in [ADA]

From: John B. Matthews on 29 Jun 2010 17:47 In article <Xns9DA6ACEFDCF8BWarrensBlatherings (a)81.169.183.62>,Warren <ve3wwg (a)gmail.com> wrote:> Warren expounded in news:Xns9DA6AC2A2C8BWarrensBlatherings (a)81.169.183.62:> > > Adam Beneschan expounded in news:73a0af1d-7213-44af-90fa-ed6de4c64ce8 > > @b4g2000pra.googlegroups.com: > > > >> On Jun 29, 12:31 pm, Warren <ve3... (a)gmail.com> wrote:> >>> > >>> > So, what is the "missing" function? > >>> > >>> > <http://www.adaic.com/standards/05rm/html/RM-G-1-2.html> > >>> > >>> 1) The "inverse" of a complex number. > >> > >> Isn't that just 1.0 / X? > > > > Ok, it seems to be, as the GSL (Gnu Scientific Library) > > defines it as: > > > > gsl_complex > > gsl_complex_inverse (gsl_complex a) > > { /* z=1/a */ > > double s = 1.0 / gsl_complex_abs (a); > > > > gsl_complex z; > > GSL_SET_COMPLEX ( > > &z, (GSL_REAL (a) * s) * s, -(GSL_IMAG (a) * s) * s); > > return z; > > } > > Apologies for following up my own post, but > looking at the GSL implementation of complex > division: > [...] > Given a=1.0, the inverse function is definitely > higher performance. It's simpler calculation > probably implies more accuracy as well. The more comparable Ada implementation (from GNAT) would be function "/" (Left : Real'Base; Right : Complex) return Complex is a : constant R := Left; c : constant R := Right.Re; d : constant R := Right.Im; begin return Complex'(Re => (a * c) / (c ** 2 + d ** 2), Im => -((a * d) / (c ** 2 + d ** 2))); end "/"; -- John B. Matthews trashgod at gmail dot com <http://sites.google.com/site/drjohnbmatthews>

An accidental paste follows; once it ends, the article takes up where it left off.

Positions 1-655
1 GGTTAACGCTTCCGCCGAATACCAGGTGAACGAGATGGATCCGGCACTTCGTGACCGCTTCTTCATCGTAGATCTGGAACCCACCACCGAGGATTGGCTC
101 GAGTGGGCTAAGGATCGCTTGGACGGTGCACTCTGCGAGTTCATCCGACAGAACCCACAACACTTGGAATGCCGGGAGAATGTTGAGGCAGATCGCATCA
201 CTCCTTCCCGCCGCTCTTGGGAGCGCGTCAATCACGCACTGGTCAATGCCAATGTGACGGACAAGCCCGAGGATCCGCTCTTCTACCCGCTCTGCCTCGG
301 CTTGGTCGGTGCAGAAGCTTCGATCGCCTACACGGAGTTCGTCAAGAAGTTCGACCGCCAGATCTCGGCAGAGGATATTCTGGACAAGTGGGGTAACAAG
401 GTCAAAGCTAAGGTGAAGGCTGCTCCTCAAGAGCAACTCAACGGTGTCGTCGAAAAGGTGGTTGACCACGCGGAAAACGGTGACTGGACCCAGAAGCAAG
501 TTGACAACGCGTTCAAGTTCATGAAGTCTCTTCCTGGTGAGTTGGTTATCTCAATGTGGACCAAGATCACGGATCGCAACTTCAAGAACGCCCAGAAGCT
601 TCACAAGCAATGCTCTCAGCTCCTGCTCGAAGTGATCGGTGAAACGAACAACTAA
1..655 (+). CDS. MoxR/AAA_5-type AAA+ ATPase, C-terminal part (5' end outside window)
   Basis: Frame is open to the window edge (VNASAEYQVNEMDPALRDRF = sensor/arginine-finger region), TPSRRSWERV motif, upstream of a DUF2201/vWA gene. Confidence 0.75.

From: Damien Carbonne on 29 Jun 2010 17:52 Le 29/06/2010 23:00, Warren a �crit : > Warren expounded in news:Xns9DA6AC2A2C8BWarrensBlatherings (a)81.169.183.62:>>>> >>>> 1) The "inverse" of a complex number. >>> >>> Isn't that just 1.0 / X? >> <snip> > > Given a=1.0, the inverse function is definitely > higher performance. It's simpler calculation > probably implies more accuracy as well. > > Warren Ada has several overloaded versions of "/". GNAT seems to implement "/" (Real, Complex) using a simplified version of "/" (Complex, Complex). It looks (almost) like the example you gave. function "/" (Left : Real'Base; Right : Complex) return Complex is a : constant R := Left; c : constant R := Right.Re; d : constant R := Right.Im; begin return Complex'(Re => (a * c) / (c ** 2 + d ** 2), Im => -((a * d) / (c ** 2 + d ** 2))); end "/"; There are differences that may have an impact on speed. But the above version is simpler than this one: function "/" (Left, Right : Complex) return Complex is a : constant R := Left.Re; b : constant R := Left.Im; c : constant R := Right.Re; d : constant R := Right.Im; begin if c = 0.0 and then d = 0.0 then raise Constraint_Error; else return Complex'(Re => ((a * c) + (b * d)) / (c ** 2 + d ** 2), Im => ((b * c) - (a * d)) / (c ** 2 + d ** 2)); end if; end "/"; Damien